ISS Releases U.S. Executive Compensation Policies and U.S. Equity Compensation Plans FAQ Documents

ISS Releases U.S. Executive Compensation Policies and U.S. Equity Compensation Plans FAQ Documents

By Brian Johnson

 

Partners

  • Aubrey Bout
  • Chris Carstens
  • John R. Ellerman
  • John D. England
  • R. David Fitt
  • Patrick Haggerty
  • Jeffrey W. Joyce
  • Ira T. Kay
  • Donald S. Kokoskie
  • Diane Lerner
  • Joe Mallin
  • Eric Marquardt
  • Jack Marsteller
  • Richard Meischeid
  • Steve Pakela
  • Matt Quarles
  • Lane T. Ringlee
  • John R. Sinkular
  • Christine O. Skizas
  • Bentham W. Stradley
  • Jon Weinstein

 

Last week, ISS released their U.S. Executive Compensation Policies and U.S. Equity Compensation Plans FAQ documents. These documents are intended to provide greater detail on the updates ISS has implemented to their executive compensation and equity plan policies for annual meetings occurring after February 1, 2017. This alert provides a summary of the key updates as disclosed in the FAQ material.

Based on our review, the three most significant updates disclosed in the FAQ documents are as follows:

    • – Relative financial performance will be measured on a trailing 12- and 16-quarter basis, with the cutoff dates for measuring performance based on the company’s annual meeting date
      • o The new relative financial performance evaluation is part of ISS’s qualitative review of a company’s pay program, and is separate from ISS’s quantitative pay-for-performance assessment, which utilizes relative total shareholder return to measure company performance (see previous Viewpoint for overview discussion)
    • – Payment of bonuses despite failure to achieve pre-established threshold performance criteria will now be considered a problematic pay practice under ISS’s policy
    • – Under ISS’s Equity Plan Scorecard (EPSC) model, the minimum vesting factor will now apply to all awards under the equity plan, and the minimum vesting requirement cannot be reduced through individual award agreements

The full detail of the ISS updates are discussed below.

1. U.S. Executive Compensation Policies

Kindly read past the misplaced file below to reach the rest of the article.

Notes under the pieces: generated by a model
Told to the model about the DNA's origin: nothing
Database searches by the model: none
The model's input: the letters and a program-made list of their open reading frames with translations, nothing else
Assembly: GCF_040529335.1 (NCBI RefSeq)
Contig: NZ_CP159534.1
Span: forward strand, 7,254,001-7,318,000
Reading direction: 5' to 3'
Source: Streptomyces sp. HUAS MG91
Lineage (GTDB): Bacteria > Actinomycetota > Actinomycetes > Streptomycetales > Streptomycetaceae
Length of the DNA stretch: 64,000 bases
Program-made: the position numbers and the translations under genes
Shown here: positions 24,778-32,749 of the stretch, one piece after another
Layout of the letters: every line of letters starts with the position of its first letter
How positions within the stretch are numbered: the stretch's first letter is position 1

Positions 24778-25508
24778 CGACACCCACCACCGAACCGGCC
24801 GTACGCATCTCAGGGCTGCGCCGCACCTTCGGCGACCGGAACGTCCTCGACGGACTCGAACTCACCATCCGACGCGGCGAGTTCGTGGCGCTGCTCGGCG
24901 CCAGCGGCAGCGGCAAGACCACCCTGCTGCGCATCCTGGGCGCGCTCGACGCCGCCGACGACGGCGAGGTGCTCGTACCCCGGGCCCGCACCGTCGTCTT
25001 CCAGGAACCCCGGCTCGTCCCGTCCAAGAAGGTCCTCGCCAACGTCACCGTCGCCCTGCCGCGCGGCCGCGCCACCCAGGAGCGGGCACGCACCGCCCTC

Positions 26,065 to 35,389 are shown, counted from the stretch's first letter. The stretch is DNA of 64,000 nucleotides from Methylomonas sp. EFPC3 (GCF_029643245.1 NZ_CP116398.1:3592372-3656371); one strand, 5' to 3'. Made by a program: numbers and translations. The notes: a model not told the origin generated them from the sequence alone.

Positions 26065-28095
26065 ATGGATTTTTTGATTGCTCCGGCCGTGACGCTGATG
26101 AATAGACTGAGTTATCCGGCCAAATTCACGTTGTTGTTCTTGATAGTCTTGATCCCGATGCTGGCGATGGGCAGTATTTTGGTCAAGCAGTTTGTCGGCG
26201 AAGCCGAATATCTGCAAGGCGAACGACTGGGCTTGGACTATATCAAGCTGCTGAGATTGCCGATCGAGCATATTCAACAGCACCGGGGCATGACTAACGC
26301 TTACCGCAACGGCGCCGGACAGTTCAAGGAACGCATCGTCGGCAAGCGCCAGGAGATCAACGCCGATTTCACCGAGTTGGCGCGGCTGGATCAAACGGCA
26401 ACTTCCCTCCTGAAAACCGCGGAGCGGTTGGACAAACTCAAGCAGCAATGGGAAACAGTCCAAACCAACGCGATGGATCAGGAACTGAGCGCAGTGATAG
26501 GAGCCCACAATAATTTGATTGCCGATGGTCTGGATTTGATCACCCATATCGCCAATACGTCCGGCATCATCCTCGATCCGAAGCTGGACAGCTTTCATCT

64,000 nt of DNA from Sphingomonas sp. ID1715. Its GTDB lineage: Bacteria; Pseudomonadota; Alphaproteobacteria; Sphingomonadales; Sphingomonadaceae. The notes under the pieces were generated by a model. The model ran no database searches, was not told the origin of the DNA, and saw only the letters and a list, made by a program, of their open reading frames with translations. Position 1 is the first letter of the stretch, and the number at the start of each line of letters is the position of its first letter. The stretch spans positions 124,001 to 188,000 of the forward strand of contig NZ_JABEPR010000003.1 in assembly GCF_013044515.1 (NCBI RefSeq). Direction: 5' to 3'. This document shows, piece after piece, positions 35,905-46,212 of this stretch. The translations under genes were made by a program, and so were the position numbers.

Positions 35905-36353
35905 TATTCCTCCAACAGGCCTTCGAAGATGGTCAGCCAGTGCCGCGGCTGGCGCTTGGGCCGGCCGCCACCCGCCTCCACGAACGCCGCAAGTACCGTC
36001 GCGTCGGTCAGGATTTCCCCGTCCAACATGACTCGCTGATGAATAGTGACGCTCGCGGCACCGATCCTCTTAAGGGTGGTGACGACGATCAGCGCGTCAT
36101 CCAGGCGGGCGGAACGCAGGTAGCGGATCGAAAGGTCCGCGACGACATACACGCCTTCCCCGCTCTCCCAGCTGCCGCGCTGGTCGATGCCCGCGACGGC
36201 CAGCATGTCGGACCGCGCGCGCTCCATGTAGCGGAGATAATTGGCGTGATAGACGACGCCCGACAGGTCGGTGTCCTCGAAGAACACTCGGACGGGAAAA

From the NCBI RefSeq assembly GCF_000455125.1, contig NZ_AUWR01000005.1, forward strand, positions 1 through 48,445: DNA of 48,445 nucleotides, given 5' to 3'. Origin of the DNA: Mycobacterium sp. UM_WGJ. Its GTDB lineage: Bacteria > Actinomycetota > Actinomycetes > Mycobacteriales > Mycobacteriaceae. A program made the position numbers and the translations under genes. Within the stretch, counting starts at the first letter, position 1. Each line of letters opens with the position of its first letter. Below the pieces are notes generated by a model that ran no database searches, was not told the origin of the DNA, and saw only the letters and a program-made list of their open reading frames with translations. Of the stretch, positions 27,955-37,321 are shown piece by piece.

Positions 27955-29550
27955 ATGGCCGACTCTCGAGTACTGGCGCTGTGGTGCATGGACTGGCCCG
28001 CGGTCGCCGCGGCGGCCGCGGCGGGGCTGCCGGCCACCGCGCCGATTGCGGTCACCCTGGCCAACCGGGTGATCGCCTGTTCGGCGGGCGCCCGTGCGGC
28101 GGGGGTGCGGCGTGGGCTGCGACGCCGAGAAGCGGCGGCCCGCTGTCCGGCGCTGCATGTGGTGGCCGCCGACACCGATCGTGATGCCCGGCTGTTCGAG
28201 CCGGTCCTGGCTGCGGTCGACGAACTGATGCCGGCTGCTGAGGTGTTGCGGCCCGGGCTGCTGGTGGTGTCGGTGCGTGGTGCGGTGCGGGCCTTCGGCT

– Relative Pay and Financial Performance Assessment

  • o Financial performance will be measured over the trailing 12 quarters (16 quarters for growth metrics) as of the applicable Quarterly Data Download (QDD) for each company for the following operational performance metrics: 
    • • Return on invested capital (ROIC)
    • • Return on assets (ROA)
    • • Return on equity (ROE)
    • • EBITDA growth
    • • Cash flow (from operations) growth
    • • Revenue growth
    •  

  • o The QDD dates are based on the annual meeting date for each company as follows:

VP 67 table 1

  • o The evaluation utilizes reported, rather than adjusted, performance results, in order to provide for a reasonable comparison across all companies
  •  
  • o The weights of each metric will vary by the four-digit GICS industry group, and not all industries will use all metrics
  •  

  • o The weighted average performance rank is compared to the company’s CEO pay rank (similar to the Relative Degree of Alignment test), creating a relative financial performance result
  •  

  • o ISS has indicated that no thresholds or concern levels have been established for the relative financial assessment, and that the evaluation is part of their qualitative review to determine if appropriate linkages exist between CEO pay and company performance
  •  

  • o determine if appropriate linkages exist between CEO pay and company performance

 
– Total Compensation Calculation

  • o ISS has indicated that, as of December 2016, all stock-based awards (both time-based and performance-based) will be calculated by multiplying the number of underlying shares (target number for performance awards) by the closing stock price on the grant date
  •  

  • o Previously, ISS had utilized grant date value for stock awards, generally as reported in the Grants of Plan-Based Awards table, subject to certain adjustments based on ISS’s assessment of the grant
  •  

– Time Period for Application of Quantitative Tests

  • o ISS has indicated that, for companies with less than three years of public trading history, the RDA measure will be based on two years of data. If less than two years of data are available, the RDA measure will not be run
  •